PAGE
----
Saima Saleem is the first visually impaired CSS officer. Saima became the first diplomat to deliver a speech using braille at the United Nations General Assembly (UNGA) when she bashed India for human rights abuses in Illegally Indian Occupied Jammu and Kashmir (IIOJK).
Saima cleared her CSS exam in 2007 and was allocated to the Foreign Service of Pakistan (FSP) for securing the 6th position. She is currently posted as the Second Secretary on Human Rights for Pakistan’s Permanent Mission to the UN.
In her early childhood, Saima was diagnosed with Retinitis Pigmentosa, a genetic disorder of the eyes that causes the loss of vision. As the disease was incurable, she started losing her sight gradually. When Saima turned 13, she lost her vision completely.
Hailing from Hunza, Amna Baig graduated from NUST’s Business School in Economics in 2013. She cleared CSS exams in 2015 and got allocated to the Police Service of Pakistan (PSP).
Amna is currently serving as an Assistant Superintendent of Police (ASP) in Islamabad Capital Territory (ICT) Police where she heads the Gender Protection Unit, an initiative to facilitate women in their fight against injustices.
Last year, US Embassy in Islamabad had nominated Amna Baig for the International Women of Courage award in recognition of her efforts for peace, justice, human rights, gender equality, and women empowerment.
Born on 12 July 1997 in Mingora, Swat, Malala Yousafzai became the face of resistance against the Taliban in her early childhood. At 10, Malala was deprived of her right to education when her hometown fell to the Taliban who destroyed hundreds of schools and colleges for girls. In 2009, Malala started blogging anonymously on BBC Urdu under the name “Gul Makai.”
On 9 October 2012, the Taliban shot and seriously injured Malala when she was going home from school. She was airlifted to Peshawar the same day and four days later to Birmingham. Malala went through multiple surgeries, including the repair of a facial nerve to fix the paralyzed left side of her face.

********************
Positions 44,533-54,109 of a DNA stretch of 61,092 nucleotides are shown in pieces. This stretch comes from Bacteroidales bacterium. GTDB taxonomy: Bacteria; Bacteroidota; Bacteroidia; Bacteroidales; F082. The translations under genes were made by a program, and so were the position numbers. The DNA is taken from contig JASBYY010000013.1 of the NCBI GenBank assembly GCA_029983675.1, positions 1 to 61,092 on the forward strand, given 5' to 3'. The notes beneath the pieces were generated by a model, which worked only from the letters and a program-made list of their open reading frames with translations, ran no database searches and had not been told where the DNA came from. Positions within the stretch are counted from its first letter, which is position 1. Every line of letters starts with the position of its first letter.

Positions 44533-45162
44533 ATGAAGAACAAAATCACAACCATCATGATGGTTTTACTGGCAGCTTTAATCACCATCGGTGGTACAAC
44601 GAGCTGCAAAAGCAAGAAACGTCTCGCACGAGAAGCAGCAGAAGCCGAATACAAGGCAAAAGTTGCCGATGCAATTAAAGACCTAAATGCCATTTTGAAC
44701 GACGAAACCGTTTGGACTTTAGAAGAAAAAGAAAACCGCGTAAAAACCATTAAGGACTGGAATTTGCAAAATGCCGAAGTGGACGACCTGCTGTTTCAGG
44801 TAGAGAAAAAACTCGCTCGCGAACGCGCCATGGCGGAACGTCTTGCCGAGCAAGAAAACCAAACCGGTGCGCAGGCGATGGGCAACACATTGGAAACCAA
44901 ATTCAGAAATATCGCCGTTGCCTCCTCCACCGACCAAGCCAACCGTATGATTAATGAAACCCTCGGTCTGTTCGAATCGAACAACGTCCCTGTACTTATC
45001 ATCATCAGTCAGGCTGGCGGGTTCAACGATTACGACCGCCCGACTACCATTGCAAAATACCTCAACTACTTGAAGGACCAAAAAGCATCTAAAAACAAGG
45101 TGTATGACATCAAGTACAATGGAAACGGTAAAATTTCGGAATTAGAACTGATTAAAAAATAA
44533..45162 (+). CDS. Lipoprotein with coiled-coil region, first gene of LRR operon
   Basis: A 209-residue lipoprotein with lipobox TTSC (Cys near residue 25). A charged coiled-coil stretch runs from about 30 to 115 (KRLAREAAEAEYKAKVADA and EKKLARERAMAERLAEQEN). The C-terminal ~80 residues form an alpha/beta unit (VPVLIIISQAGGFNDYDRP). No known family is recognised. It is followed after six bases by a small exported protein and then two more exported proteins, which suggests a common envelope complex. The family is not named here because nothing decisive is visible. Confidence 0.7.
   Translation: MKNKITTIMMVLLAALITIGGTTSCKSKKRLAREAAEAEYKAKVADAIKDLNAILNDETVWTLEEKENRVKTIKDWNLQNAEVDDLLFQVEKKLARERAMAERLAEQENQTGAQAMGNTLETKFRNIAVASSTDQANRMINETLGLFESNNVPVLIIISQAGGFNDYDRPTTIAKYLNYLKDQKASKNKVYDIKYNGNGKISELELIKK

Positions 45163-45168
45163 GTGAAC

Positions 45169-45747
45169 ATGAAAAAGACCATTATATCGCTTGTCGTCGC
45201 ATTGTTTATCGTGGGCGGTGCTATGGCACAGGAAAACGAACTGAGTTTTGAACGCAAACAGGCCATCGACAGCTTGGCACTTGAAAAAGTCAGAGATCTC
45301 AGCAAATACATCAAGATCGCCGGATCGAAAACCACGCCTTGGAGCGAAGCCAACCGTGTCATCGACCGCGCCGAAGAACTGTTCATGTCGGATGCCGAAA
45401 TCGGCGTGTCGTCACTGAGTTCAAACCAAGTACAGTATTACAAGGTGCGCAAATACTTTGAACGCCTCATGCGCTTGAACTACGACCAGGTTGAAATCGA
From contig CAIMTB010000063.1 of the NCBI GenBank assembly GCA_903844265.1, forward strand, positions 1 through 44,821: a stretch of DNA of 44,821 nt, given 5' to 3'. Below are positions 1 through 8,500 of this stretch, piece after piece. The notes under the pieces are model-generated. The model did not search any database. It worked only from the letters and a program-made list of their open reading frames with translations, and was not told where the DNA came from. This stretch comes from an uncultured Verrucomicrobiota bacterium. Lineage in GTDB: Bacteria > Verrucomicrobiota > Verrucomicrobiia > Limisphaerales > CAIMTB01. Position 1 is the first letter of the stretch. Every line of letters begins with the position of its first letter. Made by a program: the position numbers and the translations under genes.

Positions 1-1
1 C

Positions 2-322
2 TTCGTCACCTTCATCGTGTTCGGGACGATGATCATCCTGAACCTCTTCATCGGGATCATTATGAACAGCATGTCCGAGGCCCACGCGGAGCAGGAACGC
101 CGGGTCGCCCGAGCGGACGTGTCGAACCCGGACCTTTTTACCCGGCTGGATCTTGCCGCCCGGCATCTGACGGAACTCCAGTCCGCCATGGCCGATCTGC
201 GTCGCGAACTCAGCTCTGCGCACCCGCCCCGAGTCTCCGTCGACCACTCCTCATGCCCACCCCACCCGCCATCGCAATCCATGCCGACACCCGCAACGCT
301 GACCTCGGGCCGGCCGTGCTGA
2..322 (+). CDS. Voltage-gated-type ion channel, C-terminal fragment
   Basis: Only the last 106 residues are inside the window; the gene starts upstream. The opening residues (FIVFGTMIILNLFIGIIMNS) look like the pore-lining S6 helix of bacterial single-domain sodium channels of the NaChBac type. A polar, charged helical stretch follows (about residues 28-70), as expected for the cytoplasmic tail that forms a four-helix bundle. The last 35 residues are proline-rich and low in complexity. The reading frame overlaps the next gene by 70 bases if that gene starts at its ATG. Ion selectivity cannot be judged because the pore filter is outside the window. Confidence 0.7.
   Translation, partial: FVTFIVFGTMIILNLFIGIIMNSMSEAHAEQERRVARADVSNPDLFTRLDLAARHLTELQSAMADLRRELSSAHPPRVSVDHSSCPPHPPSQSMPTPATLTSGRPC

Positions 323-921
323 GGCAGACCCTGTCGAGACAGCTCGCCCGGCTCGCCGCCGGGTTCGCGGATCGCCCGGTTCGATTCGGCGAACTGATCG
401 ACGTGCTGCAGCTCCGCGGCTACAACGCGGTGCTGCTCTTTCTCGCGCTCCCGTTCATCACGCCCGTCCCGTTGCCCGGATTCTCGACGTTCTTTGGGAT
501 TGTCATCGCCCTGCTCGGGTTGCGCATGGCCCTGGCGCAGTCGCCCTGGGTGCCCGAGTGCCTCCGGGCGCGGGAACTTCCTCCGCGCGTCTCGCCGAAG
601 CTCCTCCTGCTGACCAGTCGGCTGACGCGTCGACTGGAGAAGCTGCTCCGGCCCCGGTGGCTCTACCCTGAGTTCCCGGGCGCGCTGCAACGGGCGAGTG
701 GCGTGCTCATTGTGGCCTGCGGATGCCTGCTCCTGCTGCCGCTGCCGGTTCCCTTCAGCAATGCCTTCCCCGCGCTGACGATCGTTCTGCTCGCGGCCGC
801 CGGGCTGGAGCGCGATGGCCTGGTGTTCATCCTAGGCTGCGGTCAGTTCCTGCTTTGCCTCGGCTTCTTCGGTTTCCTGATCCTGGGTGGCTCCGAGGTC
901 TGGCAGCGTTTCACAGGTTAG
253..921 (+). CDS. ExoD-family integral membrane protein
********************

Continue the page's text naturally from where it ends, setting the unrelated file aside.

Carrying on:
Two years later in 2014, Malala Yousafzai was named as Nobel Peace Prize winner at just 17 years of age, becoming the youngest person to receive the prestigious award.
Maryam Nasim is a weightlifter who hails from Peshawar. Maryam moved to Australia to study when she first started weightlifting. In just two years after getting into weightlifting, she won a silver medal in the 57-kg category in the Avia Powerlifting competition. Maryam clinched a bronze medal in the same competition in the 63-kg category a year later.
Maryam has been living in Australia for over a decade but her heart is in Pakistan as she aims to represent Pakistan on the international stage in the coming years.
Ayesha Farooq is the first Pakistani woman who joined the Pakistan Air Force (PAF) as a fighter pilot in 2013, motivating thousands of other girls to pursue their dream of flying the fighter jets.
Ayesha was born on 24 August 1987 in Hasilpur, District Bahawalpur. She outperformed her male colleagues in the final exams of the PAF’s fighter pilot program and topped the batch.
Ayesha is posted in Squadron 20 of the PAF. She flies missions in the Chinese-made Chengdu J-7 fighter jet. Of all the fighter pilots currently serving in the PAF, Ayesha Farooq remains the only qualified for combat and to fly sorties along the border.
Major Samia Rehman belongs to Pakistan Army. She has served as an Operational Planning Officer in the Democratic Republic of Congo under the UN Peacekeeping Mission.
When Major Samia was deployed in Peacekeeping Mission, she left her two-year-old son behind to protect and help the Congolese children striving for a better future.
In recognition of her untiring services, Major Samia was awarded the United Nations Special Representative for Secretary-General (SRSG) Certificate of the Year in 2019.
Samia Rehman has also featured in the hit drama serial Sinf-e-Aahan as Major Samia.
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This content was originally published here.